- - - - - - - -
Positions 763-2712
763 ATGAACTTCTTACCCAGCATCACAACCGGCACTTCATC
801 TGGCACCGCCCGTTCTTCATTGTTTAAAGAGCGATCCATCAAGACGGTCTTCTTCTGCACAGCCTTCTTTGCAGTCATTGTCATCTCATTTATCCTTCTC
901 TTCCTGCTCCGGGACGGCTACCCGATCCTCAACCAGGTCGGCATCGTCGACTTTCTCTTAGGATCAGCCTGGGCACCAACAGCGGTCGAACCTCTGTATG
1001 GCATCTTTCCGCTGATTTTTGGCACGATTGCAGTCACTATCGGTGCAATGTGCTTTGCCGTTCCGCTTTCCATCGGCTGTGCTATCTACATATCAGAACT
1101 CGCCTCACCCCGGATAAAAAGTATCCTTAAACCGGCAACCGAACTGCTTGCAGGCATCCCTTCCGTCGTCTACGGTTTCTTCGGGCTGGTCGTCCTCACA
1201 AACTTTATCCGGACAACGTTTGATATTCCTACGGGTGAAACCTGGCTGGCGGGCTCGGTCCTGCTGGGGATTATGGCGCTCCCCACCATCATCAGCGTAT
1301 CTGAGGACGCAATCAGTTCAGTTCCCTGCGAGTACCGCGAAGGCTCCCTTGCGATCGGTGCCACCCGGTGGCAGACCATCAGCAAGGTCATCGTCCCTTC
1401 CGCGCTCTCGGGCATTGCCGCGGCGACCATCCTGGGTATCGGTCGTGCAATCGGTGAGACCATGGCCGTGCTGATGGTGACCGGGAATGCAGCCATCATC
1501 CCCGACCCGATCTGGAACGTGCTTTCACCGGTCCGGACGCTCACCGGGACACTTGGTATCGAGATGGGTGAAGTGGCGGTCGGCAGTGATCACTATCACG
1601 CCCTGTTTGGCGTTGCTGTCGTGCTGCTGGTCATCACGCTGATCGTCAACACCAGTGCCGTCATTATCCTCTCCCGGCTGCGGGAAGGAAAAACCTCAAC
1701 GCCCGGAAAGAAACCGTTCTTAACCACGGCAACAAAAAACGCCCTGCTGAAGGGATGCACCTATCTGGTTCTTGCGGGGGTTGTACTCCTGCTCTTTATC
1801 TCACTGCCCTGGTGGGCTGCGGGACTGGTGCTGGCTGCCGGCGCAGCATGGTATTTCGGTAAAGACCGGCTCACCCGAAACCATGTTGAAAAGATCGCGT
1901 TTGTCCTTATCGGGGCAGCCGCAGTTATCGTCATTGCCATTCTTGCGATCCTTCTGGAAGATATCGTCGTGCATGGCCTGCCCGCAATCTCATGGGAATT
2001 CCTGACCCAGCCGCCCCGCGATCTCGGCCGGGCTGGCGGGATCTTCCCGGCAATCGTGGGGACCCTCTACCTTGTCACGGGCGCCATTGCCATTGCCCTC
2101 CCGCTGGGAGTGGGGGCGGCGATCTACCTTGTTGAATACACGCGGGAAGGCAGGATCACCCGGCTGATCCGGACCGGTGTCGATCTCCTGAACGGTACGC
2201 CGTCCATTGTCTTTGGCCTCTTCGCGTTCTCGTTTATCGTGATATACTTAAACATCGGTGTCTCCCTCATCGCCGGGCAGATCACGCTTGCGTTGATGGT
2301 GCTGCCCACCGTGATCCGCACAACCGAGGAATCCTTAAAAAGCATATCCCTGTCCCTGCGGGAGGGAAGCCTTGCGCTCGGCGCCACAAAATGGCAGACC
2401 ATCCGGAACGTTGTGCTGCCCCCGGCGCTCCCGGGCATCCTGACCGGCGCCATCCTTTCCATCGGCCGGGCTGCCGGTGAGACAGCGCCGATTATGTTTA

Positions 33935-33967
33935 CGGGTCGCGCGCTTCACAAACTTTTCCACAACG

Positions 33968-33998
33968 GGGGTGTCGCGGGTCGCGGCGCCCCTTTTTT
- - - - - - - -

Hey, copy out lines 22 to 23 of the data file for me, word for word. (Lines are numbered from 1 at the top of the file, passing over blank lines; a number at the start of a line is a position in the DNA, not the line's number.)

Positions 33968-33998
33968 GGGGTGTCGCGGGTCGCGGCGCCCCTTTTTT